I insisted on participating in this unauthorized demonstration precisely because I did not want to see these individual rights censored and deprived. The series of events that began in 2019 undoubtedly reflect the traditional culture and the political culture of the one-party dictatorship of the Chinese Communist Party (CCP). Considering that Hong Kong is an international society where the East meets the West, and capitalism is practiced under the principle of one country, two systems, why do we need the approval of those in power to exercise our civil rights?
To be honest, I am Chinese but I am also a Hongkonger who loves this home, however, love of the country is not the same as love of the party. To me, China is the people, the culture and the land, but not a particular regime. In fact, in the 5,000 years of Chinese civilization, dynasties that respected the well-being of their people were naturally valued and loved by the people.
I would like to emphasize that the pan-democrats will not be opposition to the so-called loyalists, but will instead stand faithfully by the people. We will monitor and check the governance of the SAR government on behalf of the public, and strive for a high degree of autonomy for Hong Kong people under the framework of “one country, two systems.”
Your Honor, I believe that peaceful demonstrations, rallies and marches should continue. In the midst of the political downturn in Hong Kong, the great retrogression in democracy, and the universal suffrage nowhere in sight, the core values of Hong Kong people, namely democracy, rule of law, human rights, freedom, and a pluralistic society, must all the more be upheld. The core values of Hong Kong people have become the collective essence of their beliefs. By adhering to defending our core values, we will be able to maintain the hearts and minds of the community and enable the people of Hong Kong to carry on with their lives as usual.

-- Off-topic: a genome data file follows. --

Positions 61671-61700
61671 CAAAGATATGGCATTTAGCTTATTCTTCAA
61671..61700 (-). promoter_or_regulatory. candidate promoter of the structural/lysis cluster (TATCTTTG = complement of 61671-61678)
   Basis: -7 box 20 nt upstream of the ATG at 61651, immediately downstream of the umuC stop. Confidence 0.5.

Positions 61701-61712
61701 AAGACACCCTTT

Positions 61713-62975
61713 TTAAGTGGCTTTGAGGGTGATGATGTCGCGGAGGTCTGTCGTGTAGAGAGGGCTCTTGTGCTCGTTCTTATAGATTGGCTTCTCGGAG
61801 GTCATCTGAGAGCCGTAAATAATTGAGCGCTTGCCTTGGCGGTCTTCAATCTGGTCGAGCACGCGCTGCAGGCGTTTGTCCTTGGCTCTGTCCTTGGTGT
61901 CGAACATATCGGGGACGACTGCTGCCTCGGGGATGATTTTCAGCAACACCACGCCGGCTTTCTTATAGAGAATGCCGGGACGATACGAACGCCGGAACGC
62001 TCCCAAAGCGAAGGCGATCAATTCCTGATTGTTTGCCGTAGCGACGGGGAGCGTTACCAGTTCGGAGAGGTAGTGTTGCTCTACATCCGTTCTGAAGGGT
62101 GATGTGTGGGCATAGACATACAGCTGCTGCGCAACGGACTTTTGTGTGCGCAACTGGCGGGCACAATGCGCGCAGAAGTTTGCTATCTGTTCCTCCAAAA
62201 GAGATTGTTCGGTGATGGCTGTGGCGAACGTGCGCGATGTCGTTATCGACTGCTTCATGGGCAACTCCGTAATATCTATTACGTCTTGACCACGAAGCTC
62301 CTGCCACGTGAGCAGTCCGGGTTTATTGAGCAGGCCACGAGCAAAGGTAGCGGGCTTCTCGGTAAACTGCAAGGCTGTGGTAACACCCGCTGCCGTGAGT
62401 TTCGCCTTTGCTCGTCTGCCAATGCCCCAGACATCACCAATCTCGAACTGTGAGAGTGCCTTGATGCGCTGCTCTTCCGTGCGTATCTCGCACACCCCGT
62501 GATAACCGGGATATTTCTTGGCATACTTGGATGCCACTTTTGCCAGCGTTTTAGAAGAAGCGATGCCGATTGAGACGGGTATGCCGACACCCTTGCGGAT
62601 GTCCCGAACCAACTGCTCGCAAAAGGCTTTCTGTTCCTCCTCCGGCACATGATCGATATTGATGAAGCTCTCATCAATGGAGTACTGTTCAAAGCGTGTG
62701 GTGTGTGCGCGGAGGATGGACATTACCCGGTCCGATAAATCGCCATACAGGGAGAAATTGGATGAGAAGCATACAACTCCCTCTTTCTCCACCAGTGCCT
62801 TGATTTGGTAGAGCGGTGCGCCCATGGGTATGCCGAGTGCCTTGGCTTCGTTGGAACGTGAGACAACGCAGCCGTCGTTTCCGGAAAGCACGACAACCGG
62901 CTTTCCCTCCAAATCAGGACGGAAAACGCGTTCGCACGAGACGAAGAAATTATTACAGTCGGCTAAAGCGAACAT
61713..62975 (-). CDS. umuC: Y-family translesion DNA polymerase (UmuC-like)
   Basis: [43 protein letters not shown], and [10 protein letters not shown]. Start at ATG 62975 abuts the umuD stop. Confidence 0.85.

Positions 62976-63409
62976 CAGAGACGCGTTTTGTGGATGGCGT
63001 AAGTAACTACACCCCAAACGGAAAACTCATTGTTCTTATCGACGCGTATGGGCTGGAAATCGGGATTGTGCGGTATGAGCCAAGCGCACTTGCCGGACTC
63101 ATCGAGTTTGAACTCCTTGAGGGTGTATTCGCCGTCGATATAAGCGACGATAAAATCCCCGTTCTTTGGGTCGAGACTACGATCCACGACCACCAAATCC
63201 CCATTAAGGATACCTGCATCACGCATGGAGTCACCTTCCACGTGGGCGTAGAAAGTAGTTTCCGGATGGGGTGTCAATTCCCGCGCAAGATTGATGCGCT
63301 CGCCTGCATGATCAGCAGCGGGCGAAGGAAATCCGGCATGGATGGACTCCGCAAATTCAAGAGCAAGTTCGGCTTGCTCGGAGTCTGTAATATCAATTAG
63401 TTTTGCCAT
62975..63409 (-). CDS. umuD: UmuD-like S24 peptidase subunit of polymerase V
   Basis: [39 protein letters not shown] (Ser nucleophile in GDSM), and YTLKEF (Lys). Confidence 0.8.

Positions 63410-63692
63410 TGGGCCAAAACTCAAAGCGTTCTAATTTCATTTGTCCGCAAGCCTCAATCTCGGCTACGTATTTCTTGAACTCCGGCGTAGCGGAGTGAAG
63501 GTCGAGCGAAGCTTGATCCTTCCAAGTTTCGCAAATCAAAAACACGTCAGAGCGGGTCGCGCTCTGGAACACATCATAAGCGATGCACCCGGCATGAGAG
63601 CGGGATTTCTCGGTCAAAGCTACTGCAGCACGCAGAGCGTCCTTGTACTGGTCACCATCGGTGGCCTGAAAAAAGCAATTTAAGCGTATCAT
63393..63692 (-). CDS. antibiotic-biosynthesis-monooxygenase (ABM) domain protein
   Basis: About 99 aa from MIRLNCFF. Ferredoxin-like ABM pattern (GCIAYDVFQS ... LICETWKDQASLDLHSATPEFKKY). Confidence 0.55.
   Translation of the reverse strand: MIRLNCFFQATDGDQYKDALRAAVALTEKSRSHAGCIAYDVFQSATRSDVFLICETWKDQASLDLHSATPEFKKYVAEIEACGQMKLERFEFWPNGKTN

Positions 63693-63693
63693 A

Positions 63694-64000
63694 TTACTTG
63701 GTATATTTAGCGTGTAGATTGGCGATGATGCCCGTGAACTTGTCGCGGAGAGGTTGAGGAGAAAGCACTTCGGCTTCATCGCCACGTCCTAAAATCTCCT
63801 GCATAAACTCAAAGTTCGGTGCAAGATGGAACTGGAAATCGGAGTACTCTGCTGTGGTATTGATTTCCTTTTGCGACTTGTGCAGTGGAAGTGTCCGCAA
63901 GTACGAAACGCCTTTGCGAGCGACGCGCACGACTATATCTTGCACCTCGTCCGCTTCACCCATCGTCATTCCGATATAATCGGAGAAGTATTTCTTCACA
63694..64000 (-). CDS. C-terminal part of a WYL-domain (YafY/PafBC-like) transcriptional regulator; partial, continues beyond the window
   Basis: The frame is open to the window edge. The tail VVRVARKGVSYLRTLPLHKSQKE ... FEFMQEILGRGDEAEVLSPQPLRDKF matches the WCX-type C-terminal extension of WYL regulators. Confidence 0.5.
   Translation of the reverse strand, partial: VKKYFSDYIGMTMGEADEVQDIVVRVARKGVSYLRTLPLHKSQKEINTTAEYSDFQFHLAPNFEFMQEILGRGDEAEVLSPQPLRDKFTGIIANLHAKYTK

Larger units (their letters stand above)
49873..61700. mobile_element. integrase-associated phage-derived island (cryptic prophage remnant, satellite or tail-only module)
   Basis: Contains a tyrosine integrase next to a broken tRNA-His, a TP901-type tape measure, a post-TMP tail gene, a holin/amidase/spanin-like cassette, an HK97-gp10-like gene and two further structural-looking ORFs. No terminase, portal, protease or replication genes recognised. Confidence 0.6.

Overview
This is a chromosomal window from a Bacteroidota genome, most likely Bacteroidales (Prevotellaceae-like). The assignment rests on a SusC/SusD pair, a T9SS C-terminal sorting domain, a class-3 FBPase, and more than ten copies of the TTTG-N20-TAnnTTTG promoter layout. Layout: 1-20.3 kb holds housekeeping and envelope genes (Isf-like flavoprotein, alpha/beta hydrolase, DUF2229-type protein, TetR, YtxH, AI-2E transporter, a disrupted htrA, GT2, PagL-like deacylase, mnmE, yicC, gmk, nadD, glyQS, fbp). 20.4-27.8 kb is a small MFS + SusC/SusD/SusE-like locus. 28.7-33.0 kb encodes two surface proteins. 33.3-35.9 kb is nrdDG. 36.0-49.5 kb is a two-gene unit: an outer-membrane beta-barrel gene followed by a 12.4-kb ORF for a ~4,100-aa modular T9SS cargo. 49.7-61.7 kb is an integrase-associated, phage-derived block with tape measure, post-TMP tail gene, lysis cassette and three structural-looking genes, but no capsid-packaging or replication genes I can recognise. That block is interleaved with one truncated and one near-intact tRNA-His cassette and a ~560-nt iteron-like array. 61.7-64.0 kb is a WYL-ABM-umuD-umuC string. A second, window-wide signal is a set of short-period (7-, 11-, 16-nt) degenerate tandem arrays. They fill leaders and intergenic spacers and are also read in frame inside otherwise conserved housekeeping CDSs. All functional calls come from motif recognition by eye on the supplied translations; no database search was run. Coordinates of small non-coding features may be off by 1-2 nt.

In the face of power, as Václav Havel, the Czech political dissident, said, “Truth and love must prevail over lies and hatred.” The people of Hong Kong must not be intimidated by those in power, cower in fear, or simply give up perseverance. Political philosopher Hannah Arendt also argued that freedom requires action. Hong Kong people must face the political situation calmly, defend and participate in civil society with peace, rationality and non-violence, and support local organizations and businesses and their activities that uphold our core values.
Your Honor, I admit to participating in an unauthorized and illegal procession, but I will not concede to any wrongdoing. When the police did not issue a letter of no objection for the march, I came forward to participate because I stood up for the rally. It was to protest against the abuse of power by the police, who arbitrarily banned peaceful demonstrations and marches and deprived Hong Kong people of their civil rights. Therefore, I was willing to put my life on the line and engage in civil disobedience in a peaceful manner, and I am prepared to accept the criminal liability of the law.
Finally, I will conclude with the story of the character in “The Myth of Sisyphus” by French writer Albert Camus. In Camus’ book, the character Sisyphus commits a sin and is punished by the gods with an eternity of the same meaningless task of pushing a boulder up a mountain, only to see it roll down again. I will gladly descend from the mountain and push the boulder from the foot of the mountain to the top again, just like the fight for democracy, rule of law, human rights and freedom. I will adhere to peace, rationality, and non-violence, stand my ground, and refuse to abandon my position. The day of democracy and freedom will come if we are persistent in our struggle. Your Honor, I plead guilty but I have done no wrong, I will not plead for mercy nor will I appeal. This is my submission.